Armia polska w latach 1815–1830. Teoria i praktyka funkcjonowania w systemie konstytucyjnym Królestwa Polskiego
The Polish Army in 1815–1830 in the Constitutional System of the Kingdom of Poland – Theory and Practice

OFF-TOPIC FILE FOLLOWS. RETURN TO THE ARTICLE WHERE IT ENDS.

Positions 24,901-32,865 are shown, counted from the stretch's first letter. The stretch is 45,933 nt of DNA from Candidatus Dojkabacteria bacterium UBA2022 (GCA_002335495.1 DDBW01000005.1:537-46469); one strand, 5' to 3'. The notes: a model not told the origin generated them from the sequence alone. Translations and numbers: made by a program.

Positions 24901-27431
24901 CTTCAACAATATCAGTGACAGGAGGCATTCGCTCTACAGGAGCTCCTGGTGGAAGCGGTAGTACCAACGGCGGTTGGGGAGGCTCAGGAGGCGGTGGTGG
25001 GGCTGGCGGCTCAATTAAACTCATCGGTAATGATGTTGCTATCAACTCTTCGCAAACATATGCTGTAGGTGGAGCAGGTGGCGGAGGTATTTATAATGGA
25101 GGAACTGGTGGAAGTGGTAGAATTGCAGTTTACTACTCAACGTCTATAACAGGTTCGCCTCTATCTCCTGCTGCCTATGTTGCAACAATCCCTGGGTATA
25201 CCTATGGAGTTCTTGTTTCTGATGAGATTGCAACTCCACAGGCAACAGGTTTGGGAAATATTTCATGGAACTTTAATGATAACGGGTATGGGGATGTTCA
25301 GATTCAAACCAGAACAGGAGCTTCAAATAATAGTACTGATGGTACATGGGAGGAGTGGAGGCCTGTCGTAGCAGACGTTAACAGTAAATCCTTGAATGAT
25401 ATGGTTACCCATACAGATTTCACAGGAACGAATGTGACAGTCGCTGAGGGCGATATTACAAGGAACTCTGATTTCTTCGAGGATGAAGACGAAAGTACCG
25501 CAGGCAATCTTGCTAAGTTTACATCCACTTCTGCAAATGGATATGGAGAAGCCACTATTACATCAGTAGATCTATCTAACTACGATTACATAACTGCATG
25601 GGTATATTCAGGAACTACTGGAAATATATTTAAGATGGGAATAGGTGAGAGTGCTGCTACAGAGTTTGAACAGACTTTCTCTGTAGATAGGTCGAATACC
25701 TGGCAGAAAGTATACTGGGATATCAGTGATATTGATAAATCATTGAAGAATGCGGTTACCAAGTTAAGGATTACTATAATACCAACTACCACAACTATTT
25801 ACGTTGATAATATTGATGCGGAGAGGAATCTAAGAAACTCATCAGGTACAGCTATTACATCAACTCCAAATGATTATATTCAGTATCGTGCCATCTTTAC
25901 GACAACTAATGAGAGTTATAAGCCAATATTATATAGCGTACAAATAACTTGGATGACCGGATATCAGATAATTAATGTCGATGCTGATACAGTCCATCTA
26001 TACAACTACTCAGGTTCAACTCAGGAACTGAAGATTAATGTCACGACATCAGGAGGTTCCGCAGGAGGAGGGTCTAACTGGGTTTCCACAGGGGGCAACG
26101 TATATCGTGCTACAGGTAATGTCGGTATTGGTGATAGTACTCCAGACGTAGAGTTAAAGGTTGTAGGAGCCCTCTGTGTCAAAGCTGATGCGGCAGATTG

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The formation of the Polish Army after the Napoleonic Wars was closely linked with tsar Alexander I’s policies concerning Poles. There were more opponents than supporters of the Polish armed forces among the political and military elites of Russia who regarded the Polish military as a potential adversary. The Constitution of the Kingdom encountered similar reluctance. It included a number of articles defining the position and role of the Polish army which lacked connections with the nation and the Sejm. However, constitutional practice diverged from theory. The army was not part of the constitutional mechanism, and Grand Duke Constantine, the tsar’s brother, was the commander-in-chief of the Polish Army and the guardian of Russian interests, including military. The process of integrating Polish and Russian armies continued under Constantine’s supervision, but it had not been successfully completed by 1830. The Polish army became a part of Russia’s military forces (vanguard). It was deprived of its own arms industry, organized reserves and an efficient system of fortifications, but despite that, it was able to preserve its national character and was not subdued by the imposed organizational standards (strict discipline, military tactics). The Polish Army recruited Poles from Austria, Prussia and Russia, becoming a warrant of the constitution and a symbol of the Polish armed forces. It proved its allegiance to the Polish nation in the battlefields of the war of 1831.
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